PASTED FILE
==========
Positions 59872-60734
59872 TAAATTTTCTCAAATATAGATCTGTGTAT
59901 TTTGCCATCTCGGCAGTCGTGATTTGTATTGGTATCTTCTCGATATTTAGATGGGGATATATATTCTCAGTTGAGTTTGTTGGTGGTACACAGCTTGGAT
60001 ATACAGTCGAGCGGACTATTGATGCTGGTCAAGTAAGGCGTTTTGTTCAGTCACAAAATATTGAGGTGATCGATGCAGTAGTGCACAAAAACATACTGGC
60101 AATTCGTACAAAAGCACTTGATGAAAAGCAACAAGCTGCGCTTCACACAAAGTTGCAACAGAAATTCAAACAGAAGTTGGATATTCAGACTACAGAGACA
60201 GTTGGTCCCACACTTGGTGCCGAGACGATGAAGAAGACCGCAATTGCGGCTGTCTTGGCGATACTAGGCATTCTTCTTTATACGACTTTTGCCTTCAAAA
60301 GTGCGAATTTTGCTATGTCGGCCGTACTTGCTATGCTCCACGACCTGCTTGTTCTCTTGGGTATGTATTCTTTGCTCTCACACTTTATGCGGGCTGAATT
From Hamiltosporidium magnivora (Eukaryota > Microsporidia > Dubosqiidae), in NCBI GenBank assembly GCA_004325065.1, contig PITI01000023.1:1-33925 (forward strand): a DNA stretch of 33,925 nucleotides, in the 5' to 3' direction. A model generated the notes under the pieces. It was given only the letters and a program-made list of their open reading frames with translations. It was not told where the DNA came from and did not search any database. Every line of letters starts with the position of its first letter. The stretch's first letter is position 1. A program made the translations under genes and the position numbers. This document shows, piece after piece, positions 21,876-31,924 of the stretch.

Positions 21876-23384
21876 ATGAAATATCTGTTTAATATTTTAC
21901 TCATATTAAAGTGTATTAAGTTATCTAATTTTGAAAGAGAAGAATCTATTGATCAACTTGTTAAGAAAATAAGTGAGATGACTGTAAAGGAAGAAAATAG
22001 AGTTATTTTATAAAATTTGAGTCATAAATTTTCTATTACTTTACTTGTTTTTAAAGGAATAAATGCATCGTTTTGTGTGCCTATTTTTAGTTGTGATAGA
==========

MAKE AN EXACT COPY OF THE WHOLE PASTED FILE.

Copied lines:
Positions 59872-60734
59872 TAAATTTTCTCAAATATAGATCTGTGTAT
59901 TTTGCCATCTCGGCAGTCGTGATTTGTATTGGTATCTTCTCGATATTTAGATGGGGATATATATTCTCAGTTGAGTTTGTTGGTGGTACACAGCTTGGAT
60001 ATACAGTCGAGCGGACTATTGATGCTGGTCAAGTAAGGCGTTTTGTTCAGTCACAAAATATTGAGGTGATCGATGCAGTAGTGCACAAAAACATACTGGC
60101 AATTCGTACAAAAGCACTTGATGAAAAGCAACAAGCTGCGCTTCACACAAAGTTGCAACAGAAATTCAAACAGAAGTTGGATATTCAGACTACAGAGACA
60201 GTTGGTCCCACACTTGGTGCCGAGACGATGAAGAAGACCGCAATTGCGGCTGTCTTGGCGATACTAGGCATTCTTCTTTATACGACTTTTGCCTTCAAAA
60301 GTGCGAATTTTGCTATGTCGGCCGTACTTGCTATGCTCCACGACCTGCTTGTTCTCTTGGGTATGTATTCTTTGCTCTCACACTTTATGCGGGCTGAATT
From Hamiltosporidium magnivora (Eukaryota > Microsporidia > Dubosqiidae), in NCBI GenBank assembly GCA_004325065.1, contig PITI01000023.1:1-33925 (forward strand): a DNA stretch of 33,925 nucleotides, in the 5' to 3' direction. A model generated the notes under the pieces. It was given only the letters and a program-made list of their open reading frames with translations. It was not told where the DNA came from and did not search any database. Every line of letters starts with the position of its first letter. The stretch's first letter is position 1. A program made the translations under genes and the position numbers. This document shows, piece after piece, positions 21,876-31,924 of the stretch.

Positions 21876-23384
21876 ATGAAATATCTGTTTAATATTTTAC
21901 TCATATTAAAGTGTATTAAGTTATCTAATTTTGAAAGAGAAGAATCTATTGATCAACTTGTTAAGAAAATAAGTGAGATGACTGTAAAGGAAGAAAATAG
22001 AGTTATTTTATAAAATTTGAGTCATAAATTTTCTATTACTTTACTTGTTTTTAAAGGAATAAATGCATCGTTTTGTGTGCCTATTTTTAGTTGTGATAGA